The facts in the Innovation Case were:

(i)            first the debtor acquired the collateral;

(ii)           next, the debtor gave a PPSA governed security interest in the collateral to the credit union with, the credit union not filing (“perfecting”) its security interest in the Personal Property Registry;

(iii)          next, the debtor gave security in the same collateral to the bank under Section 427 of the Bank Act, with the bank:

(a)           duly registering notice of its taking of its security under Section 427; and

(b)           having no notice of the existence of the credit union’s earlier acquired security interest (the debtor, whether intentionally or negligently, failed to advise the bank that it had previously given security to the credit union), and, although the bank searched the debtor’s name in the Personal Property Registry, with the credit union having failed to file notice of its security therein, that search by the bank revealed nothing about the credit union’s security.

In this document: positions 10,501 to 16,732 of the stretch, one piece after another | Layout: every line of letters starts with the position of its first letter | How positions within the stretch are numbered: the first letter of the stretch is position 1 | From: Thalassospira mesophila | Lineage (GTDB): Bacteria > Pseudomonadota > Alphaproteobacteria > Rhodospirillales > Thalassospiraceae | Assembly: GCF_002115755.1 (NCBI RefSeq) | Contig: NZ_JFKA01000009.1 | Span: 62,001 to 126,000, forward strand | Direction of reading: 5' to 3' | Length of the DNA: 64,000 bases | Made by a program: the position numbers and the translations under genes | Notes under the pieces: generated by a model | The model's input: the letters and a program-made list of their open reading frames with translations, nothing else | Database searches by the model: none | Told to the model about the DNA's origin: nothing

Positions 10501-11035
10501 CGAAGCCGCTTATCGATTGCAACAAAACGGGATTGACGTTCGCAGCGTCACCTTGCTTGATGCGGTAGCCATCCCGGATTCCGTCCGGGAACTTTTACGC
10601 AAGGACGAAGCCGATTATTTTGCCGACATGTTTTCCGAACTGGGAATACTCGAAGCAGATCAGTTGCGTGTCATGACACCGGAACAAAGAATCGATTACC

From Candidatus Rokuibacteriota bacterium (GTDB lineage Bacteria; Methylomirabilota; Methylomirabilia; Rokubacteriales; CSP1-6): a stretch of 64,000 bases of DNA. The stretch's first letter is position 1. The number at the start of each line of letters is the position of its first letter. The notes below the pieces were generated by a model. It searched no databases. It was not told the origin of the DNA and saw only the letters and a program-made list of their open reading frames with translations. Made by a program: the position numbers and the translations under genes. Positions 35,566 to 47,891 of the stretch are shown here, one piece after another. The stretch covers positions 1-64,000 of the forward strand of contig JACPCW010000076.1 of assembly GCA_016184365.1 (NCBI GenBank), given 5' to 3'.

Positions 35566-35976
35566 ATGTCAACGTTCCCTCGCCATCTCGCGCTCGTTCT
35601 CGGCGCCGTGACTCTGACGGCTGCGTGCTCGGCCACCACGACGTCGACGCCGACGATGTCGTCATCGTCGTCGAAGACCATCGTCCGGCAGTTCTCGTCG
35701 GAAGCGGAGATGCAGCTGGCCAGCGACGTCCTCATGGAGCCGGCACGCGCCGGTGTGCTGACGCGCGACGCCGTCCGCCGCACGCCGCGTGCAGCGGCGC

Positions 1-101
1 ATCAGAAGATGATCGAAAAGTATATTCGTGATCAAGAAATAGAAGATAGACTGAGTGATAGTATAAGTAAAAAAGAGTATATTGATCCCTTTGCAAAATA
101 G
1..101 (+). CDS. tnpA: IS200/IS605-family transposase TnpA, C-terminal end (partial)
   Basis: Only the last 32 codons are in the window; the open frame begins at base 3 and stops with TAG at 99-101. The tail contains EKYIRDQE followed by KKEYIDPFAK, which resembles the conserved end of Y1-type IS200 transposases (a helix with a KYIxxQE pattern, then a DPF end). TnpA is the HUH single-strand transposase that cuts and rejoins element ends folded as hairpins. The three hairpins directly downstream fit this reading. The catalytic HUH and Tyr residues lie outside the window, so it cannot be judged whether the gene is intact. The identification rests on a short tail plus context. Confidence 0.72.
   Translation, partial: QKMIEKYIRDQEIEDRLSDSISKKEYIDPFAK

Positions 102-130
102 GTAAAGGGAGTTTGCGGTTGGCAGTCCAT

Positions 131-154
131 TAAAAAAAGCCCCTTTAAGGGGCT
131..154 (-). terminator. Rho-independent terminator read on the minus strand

The facts in the Radius Case were:

(i)            first, the debtor gave a PPSA governed security interest in the debtor’s present and after-acquired personal property to the credit union, with the credit union not filing (“perfecting”) its security interest in the Personal Property Registry;

(ii)           next, debtor gave a security interest in (part of) its present and after-acquired personal property to the bank, with the bank:

(a)           duly registering notice of its taking of its security under Section 427 of the Bank Act; and

(b)           having no notice of the existence of the credit union’s prior security agreement (again, the debtor, whether intentionally or negligently, failed to advise the bank that it had previously granted security to the credit union), and, (again), with any search by the bank of the debtor’s name in the Personal Property Registry, the bank would not and could not have obtained notice of the credit union’s security because the credit union failed to register; and